Novel soy-based branched CNSL-containing epoxy oligomer (ECSO) and acrylated CNSL-containing oligomer (ACSO) were chemically synthesized using epoxidized soybean oil (ESBO) as a starting material.
Epoxidized soybean oil (ESBO) was obtained from Cargill Industrial Oil & Lubricants Company. A cashew nutshell liquid (CNSL) component (i.e., cardanol, CL) was provided by Cardolite Co. Ltd. Triphenylphosphine (TPP), acetic acid, hydrogen peroxide, hydroquinone, acrylic acid, AMBERLYST® 120H ion-exchange resin (A120), were purchased from Aldrich. Irgacure 2022 (PI) was kindly supplied by Ciba Specialty Chemicals. Cyracure™ UVR 6110 difunctional cycloaliphatic epoxide and UVI 6974 photoinitiator (PI) were obtained from Dow Chemical Company. All materials were used as received. Acrylated epoxidized soybean oil (AESO) was synthesized in our lab using the same acrylation process to produce ACSO.
Into a one-necked 250 mL round bottom flask fitted with a magnetic stirrer, 60 g (0.06 mol) of ESBO, 79.2 g (0.264 mol) of CNSL and 2.78 g of TPP were added. The reaction mixture was stirred in nitrogen atmosphere at 120° C. for 72 hours to obtain the soy-based UV-curable multi-branched oligomer SBO-g-CNSL (CSO). In this compound, the CNSL component is cardanol (CL).
CSO was heated at 65° C., then 15 g (0.25 mol) of acetic acid, 20 g of toluene and 28 g of A120 catalyst were added. 68 g of 50% hydrogen peroxide (1.0 mol) was slowly added to the mixture maintained at 65° C. in a water bath. After stirring for 5 hours, the A120 was filtered out, the reactants was washed twice with saturated sodium carbonate solution at 50° C. and washed three times with water at 50° C. Finally, water and toluene were removed using a rotary vacuum evaporator to obtain the epoxidized CSO (ECSO).
Acrylation of ECSO with Acrylic Acid
0.05 g of hydroquinone and 0.58 g of TPP were added into 32 g ECSO. The mixture was heated to 95° C. Then, 6.58 g (0.09 mol) of acrylic acid was slowly added. After 10 hours reaction, the ACSO was obtained. The synthesis of ECSO and ACSO is illustrated in Scheme 2.
After adding corresponding cationic or free radical photoinitiator (PI) into the synthesized oligomers, the liquid materials were drawdown on aluminum substrates and the corresponding cured films were obtained by UV curing with a Fusion LC6B Benchtop Conveyor with an F300 UVA lamp in air, the total UV irradiation energy was 7257 mJ/cm2 as measured by UV Power Puck® II from EIT Inc.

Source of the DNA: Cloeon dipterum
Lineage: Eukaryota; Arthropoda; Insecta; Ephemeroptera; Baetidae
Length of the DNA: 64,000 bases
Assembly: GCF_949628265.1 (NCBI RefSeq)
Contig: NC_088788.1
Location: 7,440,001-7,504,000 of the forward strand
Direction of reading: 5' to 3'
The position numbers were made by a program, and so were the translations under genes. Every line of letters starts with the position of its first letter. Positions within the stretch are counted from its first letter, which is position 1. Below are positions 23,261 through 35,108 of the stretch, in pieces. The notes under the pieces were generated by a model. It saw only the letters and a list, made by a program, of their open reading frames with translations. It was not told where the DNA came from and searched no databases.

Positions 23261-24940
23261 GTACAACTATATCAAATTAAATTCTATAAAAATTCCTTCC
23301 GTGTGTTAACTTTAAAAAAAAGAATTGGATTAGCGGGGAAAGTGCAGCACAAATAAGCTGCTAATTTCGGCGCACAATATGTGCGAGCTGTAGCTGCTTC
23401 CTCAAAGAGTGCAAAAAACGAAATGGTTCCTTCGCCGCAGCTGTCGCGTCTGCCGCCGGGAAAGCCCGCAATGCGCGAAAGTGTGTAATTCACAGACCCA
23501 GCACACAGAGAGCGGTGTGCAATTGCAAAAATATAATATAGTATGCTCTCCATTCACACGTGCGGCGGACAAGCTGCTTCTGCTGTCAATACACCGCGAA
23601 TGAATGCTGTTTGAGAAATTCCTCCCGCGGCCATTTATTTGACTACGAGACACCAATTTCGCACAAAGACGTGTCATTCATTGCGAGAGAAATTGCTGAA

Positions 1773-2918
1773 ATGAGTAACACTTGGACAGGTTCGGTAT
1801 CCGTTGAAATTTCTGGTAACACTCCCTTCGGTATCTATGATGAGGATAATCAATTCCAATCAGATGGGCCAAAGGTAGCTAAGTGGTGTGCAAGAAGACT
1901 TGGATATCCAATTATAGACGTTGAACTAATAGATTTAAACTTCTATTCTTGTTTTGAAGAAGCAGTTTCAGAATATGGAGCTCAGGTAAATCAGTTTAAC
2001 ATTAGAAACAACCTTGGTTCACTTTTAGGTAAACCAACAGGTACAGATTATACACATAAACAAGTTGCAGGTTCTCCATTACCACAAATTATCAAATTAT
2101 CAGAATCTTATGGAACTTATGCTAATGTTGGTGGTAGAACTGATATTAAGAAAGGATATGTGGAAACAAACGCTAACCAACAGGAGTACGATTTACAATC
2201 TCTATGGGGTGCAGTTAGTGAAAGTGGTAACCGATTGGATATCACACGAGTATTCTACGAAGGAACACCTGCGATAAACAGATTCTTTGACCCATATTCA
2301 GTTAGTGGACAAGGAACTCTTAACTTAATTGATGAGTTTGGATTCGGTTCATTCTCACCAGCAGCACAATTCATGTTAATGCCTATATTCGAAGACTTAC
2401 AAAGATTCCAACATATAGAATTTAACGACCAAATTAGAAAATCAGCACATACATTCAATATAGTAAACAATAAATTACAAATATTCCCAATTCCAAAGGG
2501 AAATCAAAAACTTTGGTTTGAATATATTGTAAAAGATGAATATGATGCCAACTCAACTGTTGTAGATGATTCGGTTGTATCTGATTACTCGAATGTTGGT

NMR spectra were obtained in deuterated chloroform with a JEOL 400 MHz ECA400 spectrometer equipped with a 24 position autosampler. Viscosity measurements were conducted with a Brookfield DV-II-Pro viscometer at 25° C. The Surface morphology of coating films was obtained with optical microscopy of JOBIN Yvon Horiba Raman Spectrometer model HR800.
Hardness testing was performed with a BYK Gardner pendulum hardness tester in Konig mode. Cross-hatch adhesion test was performed on aluminum Q-panels using a Gardco cross-hatch cutter which creates a 5X5 pattern of squares, adhesive tape was then applied onto the pattern and was pulled off, followed by a visual examination of coating loss. The FTIR and real time FTIR (RTIR) experiments were performed using a Thermo Scientific Nicolet 8700 with detector type DTGS KBr under nitrogen purge. For the RTIR experiments, the light source was a LESCO Super Spot MK II 100W DC mercury vapor short-arc lamp, scans were taken over a 120 s period at 2 scans per second. The UV source was adjusted to 36 mW/cm2 and the experiments were performed in air, the C═C conversion was monitored at 810 cm−1. DSC experiments were performed utilizing a TA Instruments Q2000 DSC with a heat-cool-heat cycle.
Thermogravimetric analysis (TGA) was performed using a TA Instruments TGA Q500 under nitrogen purging, the temperature was ramped from 25 to 650° C. at a ramping rate of 10° C./min. Tensile tests were performed using an Instron 5542 testing system (Instron Corp., Norwood, Mass.). ASTM D412-D dumbbell specimens were used, the strain rate was 0.2% s−1.
The synthesis of CSO, ECSO and ACSO were conducted according to the routes shown in Scheme 2. The obtained CSO is a light brown resin with low viscosity, ECSO is a readily flowing brownish resin, and ACSO is a dark, brownish resin with high viscosity. The characterization of the products is described as below:
In the IR spectrum of CSO as shown in FIG. 11, the characteristic epoxide bands δas 843 cm−1, δsym 824 cm−1 clearly disappeared compared to that of the mixture of CNSL and ESBO. Instrumental analysis data suggested that the graft reaction of ESBO and CNSL was performed.